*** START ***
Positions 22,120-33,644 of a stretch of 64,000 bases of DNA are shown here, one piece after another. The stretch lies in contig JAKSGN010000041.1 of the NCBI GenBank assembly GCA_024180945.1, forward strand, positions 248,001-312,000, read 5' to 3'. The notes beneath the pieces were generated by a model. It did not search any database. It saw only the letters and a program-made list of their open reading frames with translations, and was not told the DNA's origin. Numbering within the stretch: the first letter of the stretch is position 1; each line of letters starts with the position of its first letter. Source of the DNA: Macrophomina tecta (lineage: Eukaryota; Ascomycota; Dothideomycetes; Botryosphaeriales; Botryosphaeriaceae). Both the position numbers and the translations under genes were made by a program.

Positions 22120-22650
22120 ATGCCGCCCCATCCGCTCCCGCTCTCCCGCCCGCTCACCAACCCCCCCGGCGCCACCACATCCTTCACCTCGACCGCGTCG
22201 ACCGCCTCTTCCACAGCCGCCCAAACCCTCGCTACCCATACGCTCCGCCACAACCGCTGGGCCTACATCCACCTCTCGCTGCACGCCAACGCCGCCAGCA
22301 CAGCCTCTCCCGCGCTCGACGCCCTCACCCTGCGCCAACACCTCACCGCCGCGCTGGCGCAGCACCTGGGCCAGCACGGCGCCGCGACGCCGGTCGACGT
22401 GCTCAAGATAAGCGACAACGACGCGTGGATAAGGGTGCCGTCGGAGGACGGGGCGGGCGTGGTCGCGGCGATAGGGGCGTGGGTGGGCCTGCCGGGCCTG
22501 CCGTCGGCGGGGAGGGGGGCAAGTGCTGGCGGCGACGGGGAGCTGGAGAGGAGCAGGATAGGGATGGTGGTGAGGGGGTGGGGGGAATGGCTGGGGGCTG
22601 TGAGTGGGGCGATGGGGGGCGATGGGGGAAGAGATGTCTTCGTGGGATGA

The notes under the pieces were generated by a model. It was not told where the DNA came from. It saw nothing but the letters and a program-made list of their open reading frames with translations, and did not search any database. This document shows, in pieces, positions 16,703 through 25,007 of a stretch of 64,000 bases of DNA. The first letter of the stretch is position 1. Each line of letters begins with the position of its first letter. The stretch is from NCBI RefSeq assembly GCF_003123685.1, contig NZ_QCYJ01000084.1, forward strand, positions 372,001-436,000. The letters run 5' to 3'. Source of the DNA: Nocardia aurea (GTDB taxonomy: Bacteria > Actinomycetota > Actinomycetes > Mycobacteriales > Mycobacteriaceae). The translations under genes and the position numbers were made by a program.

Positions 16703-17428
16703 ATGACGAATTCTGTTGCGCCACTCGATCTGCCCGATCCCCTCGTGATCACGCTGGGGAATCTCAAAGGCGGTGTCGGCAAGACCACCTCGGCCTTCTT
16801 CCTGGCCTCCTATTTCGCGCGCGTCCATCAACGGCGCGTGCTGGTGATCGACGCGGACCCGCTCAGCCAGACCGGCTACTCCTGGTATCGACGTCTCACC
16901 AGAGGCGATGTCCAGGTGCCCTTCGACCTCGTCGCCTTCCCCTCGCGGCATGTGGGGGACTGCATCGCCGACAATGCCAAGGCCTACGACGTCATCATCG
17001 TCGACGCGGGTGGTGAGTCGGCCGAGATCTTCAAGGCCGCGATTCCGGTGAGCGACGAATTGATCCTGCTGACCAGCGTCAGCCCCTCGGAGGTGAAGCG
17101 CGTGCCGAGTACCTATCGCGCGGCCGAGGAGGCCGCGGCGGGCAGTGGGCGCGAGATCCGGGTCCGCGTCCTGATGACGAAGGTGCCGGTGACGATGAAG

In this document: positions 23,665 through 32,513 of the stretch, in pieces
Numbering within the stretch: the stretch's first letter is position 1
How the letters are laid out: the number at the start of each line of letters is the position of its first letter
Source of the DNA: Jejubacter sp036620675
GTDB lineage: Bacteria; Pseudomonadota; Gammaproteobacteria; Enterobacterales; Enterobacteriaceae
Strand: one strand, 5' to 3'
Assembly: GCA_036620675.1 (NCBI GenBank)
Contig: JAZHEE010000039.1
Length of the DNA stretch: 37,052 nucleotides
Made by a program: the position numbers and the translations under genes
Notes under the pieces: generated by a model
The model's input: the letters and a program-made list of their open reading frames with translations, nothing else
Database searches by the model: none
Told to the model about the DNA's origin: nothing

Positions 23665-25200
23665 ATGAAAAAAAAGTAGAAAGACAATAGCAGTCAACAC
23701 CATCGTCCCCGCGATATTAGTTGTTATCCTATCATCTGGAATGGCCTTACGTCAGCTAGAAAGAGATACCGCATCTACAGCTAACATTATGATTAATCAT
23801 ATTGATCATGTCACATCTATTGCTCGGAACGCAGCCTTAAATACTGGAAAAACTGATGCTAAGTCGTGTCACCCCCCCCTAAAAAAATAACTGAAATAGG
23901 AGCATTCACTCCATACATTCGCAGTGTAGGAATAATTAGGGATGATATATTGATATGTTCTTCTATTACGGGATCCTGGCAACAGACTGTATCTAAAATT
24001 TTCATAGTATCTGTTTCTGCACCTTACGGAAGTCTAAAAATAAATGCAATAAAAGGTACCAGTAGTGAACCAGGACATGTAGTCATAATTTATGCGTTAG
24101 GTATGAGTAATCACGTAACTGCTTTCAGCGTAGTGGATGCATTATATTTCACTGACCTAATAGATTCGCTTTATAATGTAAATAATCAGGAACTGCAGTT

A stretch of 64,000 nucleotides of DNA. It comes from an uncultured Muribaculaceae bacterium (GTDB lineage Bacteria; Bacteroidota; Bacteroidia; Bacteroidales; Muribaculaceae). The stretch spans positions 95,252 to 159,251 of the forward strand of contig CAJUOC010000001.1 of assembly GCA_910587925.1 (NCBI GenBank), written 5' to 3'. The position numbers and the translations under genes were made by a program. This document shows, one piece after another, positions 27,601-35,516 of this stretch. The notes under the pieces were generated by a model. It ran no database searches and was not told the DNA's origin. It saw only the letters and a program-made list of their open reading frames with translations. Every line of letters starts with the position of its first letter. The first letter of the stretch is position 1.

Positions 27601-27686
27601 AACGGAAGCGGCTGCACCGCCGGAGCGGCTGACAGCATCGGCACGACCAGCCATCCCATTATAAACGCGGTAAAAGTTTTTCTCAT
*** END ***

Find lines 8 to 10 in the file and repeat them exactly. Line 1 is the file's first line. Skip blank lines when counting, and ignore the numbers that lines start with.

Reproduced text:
22601 TGAGTGGGGCGATGGGGGGCGATGGGGGAAGAGATGTCTTCGTGGGATGA

The notes under the pieces were generated by a model. It was not told where the DNA came from. It saw nothing but the letters and a program-made list of their open reading frames with translations, and did not search any database. This document shows, in pieces, positions 16,703 through 25,007 of a stretch of 64,000 bases of DNA. The first letter of the stretch is position 1. Each line of letters begins with the position of its first letter. The stretch is from NCBI RefSeq assembly GCF_003123685.1, contig NZ_QCYJ01000084.1, forward strand, positions 372,001-436,000. The letters run 5' to 3'. Source of the DNA: Nocardia aurea (GTDB taxonomy: Bacteria > Actinomycetota > Actinomycetes > Mycobacteriales > Mycobacteriaceae). The translations under genes and the position numbers were made by a program.

Positions 16703-17428